Extinct subspecies Quagga
One of the extinct subspecies of Common Zebras is called Quagga. They lived in South Africa and was thought to be a separate species due to its unique coloring. They looked like a cross between a zebra and a horse. The last quagga died at a zoo in Amsterdam in 1883. Through a program that has now proven to be very successful, biologists are trying to revive and bring it back from extinction with the use of DNA retrieved from preserved quagga pelts and of selected zebra.
Different communication styles
Zebras use different vocal calls such braying, barking and snorting sounds to communicate. They also use various facial expressions to connect. For example, they can turn their ears in any direction to express their mood such as pulling them backward when they are angry and standing them erect when feeling calm and friendly. They reinforce their bonds by nibbling on each other.
Natural massive migration
Every year, thousands of zebras begin the long journey from Tanzania to Kenya covering a distance of 1,800 miles to find food and water. This annual trek exposes them to a myriad of dangers. But it is awe-inspiring to watch such massive herds migrate across the Serengeti plains.
Impractical to tame
It is possible but not practical to tame zebras.. First, unlike horses, they have not had centuries of evolution to have backs robust enough to carry human beings. Second, zebras are violent and can only survive in the wild where lions are their predators. Third, the kick of a zebra is so powerful that there are several cases of zebras killing lions by a kick. Fourth, they are unpredictable and inflict obnoxious bite wounds when people get too close to them. Fifth, field scientists determined that it is not kind to tame them because to do so it was essential to change their natural instincts drastically, i.e., to tame their aggression. It requires some very different treatment which was deemed to be cruel. Hence although attempts were made in the past to train zebras, they were abandoned.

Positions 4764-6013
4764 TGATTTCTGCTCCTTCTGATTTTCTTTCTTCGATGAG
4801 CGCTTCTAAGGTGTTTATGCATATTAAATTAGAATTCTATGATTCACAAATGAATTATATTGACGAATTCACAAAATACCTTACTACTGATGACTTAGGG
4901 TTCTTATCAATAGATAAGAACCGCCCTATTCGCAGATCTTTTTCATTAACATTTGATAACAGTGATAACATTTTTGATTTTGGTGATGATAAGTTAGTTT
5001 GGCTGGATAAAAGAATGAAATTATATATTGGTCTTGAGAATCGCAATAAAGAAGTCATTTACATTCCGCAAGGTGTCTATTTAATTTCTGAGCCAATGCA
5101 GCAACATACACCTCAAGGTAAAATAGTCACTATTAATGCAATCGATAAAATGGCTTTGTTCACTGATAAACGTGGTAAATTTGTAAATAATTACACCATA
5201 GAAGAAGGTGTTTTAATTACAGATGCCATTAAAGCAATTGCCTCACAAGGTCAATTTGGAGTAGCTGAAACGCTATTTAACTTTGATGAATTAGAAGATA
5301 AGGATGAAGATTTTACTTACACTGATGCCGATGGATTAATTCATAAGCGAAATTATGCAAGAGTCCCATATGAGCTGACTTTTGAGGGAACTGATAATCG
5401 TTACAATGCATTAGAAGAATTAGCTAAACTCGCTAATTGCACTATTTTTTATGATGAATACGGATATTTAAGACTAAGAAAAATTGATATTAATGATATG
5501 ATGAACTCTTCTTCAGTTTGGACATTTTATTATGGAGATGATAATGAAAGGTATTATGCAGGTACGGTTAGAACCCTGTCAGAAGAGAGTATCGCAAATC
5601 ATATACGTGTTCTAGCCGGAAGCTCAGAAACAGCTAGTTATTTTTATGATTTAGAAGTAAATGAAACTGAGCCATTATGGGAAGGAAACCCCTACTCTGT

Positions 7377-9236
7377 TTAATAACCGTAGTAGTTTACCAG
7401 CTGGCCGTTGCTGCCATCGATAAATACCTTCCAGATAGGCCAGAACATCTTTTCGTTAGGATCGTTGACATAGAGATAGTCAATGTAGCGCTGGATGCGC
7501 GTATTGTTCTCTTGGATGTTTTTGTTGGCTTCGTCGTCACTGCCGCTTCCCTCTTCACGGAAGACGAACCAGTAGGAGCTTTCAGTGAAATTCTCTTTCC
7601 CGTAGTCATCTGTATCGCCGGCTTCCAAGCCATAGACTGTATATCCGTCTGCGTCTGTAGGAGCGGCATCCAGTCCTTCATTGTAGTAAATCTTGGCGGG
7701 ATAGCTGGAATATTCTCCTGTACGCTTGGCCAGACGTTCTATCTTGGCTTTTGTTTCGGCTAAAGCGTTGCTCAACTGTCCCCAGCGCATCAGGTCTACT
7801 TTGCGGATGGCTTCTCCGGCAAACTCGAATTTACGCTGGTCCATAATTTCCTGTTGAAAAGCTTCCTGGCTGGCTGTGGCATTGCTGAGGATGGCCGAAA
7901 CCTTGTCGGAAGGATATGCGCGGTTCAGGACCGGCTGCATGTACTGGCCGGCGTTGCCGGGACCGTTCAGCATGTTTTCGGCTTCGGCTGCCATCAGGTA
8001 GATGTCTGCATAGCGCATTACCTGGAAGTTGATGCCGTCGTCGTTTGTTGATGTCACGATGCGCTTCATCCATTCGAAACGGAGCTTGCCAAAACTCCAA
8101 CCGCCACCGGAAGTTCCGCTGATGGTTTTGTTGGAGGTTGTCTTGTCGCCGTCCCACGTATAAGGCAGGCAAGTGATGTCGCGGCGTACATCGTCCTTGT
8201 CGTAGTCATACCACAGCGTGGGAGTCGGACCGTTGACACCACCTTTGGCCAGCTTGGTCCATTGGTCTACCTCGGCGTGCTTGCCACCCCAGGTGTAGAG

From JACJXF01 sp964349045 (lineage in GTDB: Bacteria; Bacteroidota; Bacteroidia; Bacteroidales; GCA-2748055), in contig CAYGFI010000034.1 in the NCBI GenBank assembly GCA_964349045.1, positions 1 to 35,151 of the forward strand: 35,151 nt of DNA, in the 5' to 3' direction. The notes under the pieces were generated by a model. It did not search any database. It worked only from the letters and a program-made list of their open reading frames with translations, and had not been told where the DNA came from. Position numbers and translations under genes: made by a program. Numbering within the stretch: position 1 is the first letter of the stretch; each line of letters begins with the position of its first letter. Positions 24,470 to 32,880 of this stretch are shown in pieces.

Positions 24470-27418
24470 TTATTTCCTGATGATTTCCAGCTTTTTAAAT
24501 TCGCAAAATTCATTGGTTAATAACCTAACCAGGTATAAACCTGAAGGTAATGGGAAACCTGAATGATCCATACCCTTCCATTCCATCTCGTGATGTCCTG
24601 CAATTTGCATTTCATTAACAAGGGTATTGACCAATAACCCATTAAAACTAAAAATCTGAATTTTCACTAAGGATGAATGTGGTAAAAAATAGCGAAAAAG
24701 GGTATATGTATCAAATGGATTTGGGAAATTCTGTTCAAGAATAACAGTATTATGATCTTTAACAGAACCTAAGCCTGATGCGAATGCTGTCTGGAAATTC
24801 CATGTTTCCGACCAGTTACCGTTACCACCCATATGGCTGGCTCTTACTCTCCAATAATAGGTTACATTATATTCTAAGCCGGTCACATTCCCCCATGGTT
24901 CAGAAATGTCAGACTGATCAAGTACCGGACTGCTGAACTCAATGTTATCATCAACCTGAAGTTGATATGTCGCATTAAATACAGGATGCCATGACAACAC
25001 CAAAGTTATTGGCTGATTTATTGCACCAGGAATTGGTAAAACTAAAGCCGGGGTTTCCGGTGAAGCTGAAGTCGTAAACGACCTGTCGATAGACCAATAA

Grave population risks
There have been sharp population declines of Common zebra although they are more widespread and numerous than the Mountain zebra and the Grevy’s zebra. They are not on the verge of extinction. But the Mountain zebra and the Grevy’s zebra are in grave danger of extinction. Human intervention and habitat loss pose the greatest risk to its existence. People hunt them for sport, their distinctive skins, meat and medicinal uses. In the wild, over-hunting, agricultural practices, and livestock grazing pose grave dangers to zebra populations. Today there are 750,000 Common zebras, 2,500 Grevy’s zebras, and 800-1300 Mountain zebras in the wild. Since 2002 the African Wildlife Foundation has been working closely with local authorities and communities to secure key areas for zebra’s conservation.
To see the zebras, go on a 2 nights all-inclusive flying trip to Maasai Mara.